- Curated carefully: Your learning tools should ensure that all training content is carefully sourced and quality checked. This is an important step, as wrong information in the training can lead to several issues. Chaos would ensue if you were to send non-validated content to heavy machine operators, clinicians, or legal teams.
- Well-spaced: According to the Forgetting Curve, learners forget 90%, of what was taught to them; within a week. Since learning sessions, repeated at the right intervals, are key to long-term knowledge retention, your learning system needs to deliver evenly spaced learning.
- Precise and easy to consume: Consumer content platforms, such as Netflix that encourage people to spend more time on content. On the other hand, continuous learning is all about targeted content that is succinct and requires the least amount of follow-up or support sessions.
4. Build a strong corporate learning culture
Remember that continuous learning is not just about the technology or content formats but also about humans and culture. Bersin defines continuous learning as “… structuring resources, expectations, and learning culture in such a way as to encourage employees to learn continuously throughout their tenure with the organization.”
You should work towards building an organizational culture that encourages the democratization of learning. Everyone should be empowered to share knowledge via the likes of mentorship and connected internal social networks – which helps to build a learning organization.
The transition from traditional formal learning to always-on performance-based learning has already begun.
Only 16% of L&D spend was directed towards instructor delivery in 2015, as compared to 33% in 2006. This has allowed for more money to be spent on ‘on the job’ training (15%), online self-study (26%), and learning by collaborating (13%). So, as an industry, we are definitely moving in the right direction.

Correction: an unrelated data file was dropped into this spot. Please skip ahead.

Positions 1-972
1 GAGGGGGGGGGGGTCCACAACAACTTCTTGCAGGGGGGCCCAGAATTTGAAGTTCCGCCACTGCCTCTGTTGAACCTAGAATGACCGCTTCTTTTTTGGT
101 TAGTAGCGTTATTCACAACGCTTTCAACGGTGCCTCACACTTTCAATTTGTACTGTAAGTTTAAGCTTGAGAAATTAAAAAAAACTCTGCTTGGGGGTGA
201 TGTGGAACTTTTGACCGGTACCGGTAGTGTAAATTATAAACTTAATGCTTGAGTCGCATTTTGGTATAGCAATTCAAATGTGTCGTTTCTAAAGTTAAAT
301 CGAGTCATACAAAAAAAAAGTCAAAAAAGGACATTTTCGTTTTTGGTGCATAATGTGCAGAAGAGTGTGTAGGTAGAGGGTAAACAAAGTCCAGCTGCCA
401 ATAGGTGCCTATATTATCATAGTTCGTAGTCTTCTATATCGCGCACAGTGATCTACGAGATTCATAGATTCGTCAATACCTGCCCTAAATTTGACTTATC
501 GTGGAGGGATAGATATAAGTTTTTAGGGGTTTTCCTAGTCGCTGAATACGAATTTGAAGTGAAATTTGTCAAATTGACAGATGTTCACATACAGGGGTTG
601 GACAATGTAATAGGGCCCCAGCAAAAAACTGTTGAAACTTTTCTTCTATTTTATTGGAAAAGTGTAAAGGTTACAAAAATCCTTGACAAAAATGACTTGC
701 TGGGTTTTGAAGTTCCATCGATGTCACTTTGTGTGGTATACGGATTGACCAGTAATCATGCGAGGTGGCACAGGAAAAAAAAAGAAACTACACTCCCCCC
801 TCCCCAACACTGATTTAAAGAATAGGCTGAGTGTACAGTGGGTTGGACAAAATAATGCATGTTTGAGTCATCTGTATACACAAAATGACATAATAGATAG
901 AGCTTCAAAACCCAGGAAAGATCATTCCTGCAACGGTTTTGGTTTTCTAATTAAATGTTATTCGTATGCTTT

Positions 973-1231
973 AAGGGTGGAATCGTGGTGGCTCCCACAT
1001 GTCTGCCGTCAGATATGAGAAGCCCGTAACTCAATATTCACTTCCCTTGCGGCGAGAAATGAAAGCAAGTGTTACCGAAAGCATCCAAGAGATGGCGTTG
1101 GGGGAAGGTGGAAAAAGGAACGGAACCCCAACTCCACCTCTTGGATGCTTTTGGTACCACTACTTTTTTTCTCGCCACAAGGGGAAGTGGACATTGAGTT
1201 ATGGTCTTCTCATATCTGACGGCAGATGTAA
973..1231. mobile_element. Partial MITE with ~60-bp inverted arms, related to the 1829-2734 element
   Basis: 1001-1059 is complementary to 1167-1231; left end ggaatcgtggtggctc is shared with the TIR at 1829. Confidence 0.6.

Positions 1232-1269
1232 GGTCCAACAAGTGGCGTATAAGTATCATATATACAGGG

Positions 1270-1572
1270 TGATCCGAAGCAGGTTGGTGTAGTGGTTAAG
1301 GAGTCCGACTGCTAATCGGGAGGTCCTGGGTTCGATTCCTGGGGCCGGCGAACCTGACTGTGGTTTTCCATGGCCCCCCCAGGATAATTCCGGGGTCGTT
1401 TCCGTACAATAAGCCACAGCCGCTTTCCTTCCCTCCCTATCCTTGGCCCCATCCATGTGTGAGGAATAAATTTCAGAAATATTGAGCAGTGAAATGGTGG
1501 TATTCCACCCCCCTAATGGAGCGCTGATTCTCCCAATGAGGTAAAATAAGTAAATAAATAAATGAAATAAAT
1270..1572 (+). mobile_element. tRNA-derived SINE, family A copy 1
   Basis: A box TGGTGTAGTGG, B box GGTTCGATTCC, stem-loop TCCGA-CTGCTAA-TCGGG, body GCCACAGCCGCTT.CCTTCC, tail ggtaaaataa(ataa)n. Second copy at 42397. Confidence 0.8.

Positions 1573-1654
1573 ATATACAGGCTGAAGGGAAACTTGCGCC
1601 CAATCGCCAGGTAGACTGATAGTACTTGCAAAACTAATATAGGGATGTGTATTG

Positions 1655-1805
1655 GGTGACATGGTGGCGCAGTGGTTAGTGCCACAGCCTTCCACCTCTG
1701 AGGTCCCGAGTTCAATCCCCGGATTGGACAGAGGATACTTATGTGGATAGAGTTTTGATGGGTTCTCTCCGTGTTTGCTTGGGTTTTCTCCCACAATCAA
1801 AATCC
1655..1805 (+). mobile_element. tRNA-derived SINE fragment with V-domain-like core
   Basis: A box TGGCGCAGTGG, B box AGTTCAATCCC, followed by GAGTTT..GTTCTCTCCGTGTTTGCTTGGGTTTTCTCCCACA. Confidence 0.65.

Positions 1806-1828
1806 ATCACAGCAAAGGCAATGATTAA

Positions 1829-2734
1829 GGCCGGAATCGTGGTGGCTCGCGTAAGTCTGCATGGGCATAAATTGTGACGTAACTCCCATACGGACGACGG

Now it’s time for L&D professionals, such as yourself, to start donning the hat of ‘connectors’ rather than creators. This means that you will need to act as organizational middlemen, who connect those who ‘know’ with those who need that information. This could be through peer learning, social networks, or professional groups.
Modern e-learning platforms need to adapt to enable the creation and curation of custom learning content, on-demand microlearning, and social learning. Since this content will be made easy to find (via indexing and intelligent recommendations) and consume, it will surely improve the employee learning experience.
To achieve all of this though, you need something that is more powerful than a learning management system (LMS). That’s where the employee-centric learning experience platform (LXP) comes into play.
It will offer features of content management, knowledge management, and learning systems; all under one roof. LXPs, such as Pathgather, Degreed will also need to collect employee learning data to arrange unique learning paths for each of them. And how precisely you can structure these learning paths are will determine the future of training.
Such usage analytics will be the key to making learning in the flow of work an indispensable feature of training in the years to come.
For continuous learning on the digital adoption journey, choose the context-aware, analytics-driven, and personalized microlearning platform Whatfix.
Sign up for a free trial to see how it helps your employees use enterprise software in the best possible way